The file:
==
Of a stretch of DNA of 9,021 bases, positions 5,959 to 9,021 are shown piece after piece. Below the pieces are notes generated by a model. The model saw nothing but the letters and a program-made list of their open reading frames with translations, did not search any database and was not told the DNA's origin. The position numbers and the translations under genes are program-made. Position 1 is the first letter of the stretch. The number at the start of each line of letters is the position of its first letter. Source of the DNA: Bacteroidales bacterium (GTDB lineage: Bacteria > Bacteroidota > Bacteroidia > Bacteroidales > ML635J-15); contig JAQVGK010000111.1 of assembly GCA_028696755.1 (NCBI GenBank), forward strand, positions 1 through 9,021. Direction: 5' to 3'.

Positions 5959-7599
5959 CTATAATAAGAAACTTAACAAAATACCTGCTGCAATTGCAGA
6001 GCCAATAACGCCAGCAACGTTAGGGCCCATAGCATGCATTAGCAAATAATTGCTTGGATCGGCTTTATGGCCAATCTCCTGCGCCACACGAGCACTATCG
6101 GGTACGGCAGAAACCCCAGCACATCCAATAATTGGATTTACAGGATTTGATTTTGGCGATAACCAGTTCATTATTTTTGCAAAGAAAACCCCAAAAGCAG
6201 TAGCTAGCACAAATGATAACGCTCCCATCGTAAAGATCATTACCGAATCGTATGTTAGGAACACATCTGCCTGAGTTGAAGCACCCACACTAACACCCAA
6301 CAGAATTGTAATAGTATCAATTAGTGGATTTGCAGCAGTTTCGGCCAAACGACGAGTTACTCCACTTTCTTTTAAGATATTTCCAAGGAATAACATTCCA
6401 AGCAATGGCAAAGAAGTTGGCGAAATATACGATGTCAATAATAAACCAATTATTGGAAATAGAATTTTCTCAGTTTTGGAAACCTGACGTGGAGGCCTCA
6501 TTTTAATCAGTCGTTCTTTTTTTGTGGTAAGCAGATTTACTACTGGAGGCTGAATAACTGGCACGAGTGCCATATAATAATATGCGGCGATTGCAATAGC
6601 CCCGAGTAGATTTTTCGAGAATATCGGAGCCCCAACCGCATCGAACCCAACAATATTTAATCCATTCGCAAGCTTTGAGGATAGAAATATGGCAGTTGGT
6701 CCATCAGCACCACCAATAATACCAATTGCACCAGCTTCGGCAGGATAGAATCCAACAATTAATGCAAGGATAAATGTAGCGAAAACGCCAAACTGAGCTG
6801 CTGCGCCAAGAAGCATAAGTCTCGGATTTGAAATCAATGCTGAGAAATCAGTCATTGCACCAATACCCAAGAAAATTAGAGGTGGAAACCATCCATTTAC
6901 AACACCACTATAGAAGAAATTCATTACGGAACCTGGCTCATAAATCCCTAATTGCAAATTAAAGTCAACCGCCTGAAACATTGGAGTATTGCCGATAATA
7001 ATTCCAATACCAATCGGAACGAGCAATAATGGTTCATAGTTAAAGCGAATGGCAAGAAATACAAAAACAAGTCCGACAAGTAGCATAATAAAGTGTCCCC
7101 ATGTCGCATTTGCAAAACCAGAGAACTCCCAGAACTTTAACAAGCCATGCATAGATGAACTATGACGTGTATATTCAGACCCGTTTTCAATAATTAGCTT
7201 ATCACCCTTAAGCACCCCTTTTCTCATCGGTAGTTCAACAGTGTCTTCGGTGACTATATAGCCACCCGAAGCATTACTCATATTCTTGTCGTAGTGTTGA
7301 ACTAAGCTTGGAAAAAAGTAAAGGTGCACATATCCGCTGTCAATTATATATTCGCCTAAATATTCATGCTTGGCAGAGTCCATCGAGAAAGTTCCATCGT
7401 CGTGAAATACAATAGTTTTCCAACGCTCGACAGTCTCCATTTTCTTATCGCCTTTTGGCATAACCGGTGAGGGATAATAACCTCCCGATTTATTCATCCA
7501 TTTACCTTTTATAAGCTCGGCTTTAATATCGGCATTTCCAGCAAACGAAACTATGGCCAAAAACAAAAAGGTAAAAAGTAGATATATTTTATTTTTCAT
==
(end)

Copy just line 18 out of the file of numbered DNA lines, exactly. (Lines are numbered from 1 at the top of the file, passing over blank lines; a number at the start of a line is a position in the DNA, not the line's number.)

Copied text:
7401 CGTGAAATACAATAGTTTTCCAACGCTCGACAGTCTCCATTTTCTTATCGCCTTTTGGCATAACCGGTGAGGGATAATAACCTCCCGATTTATTCATCCA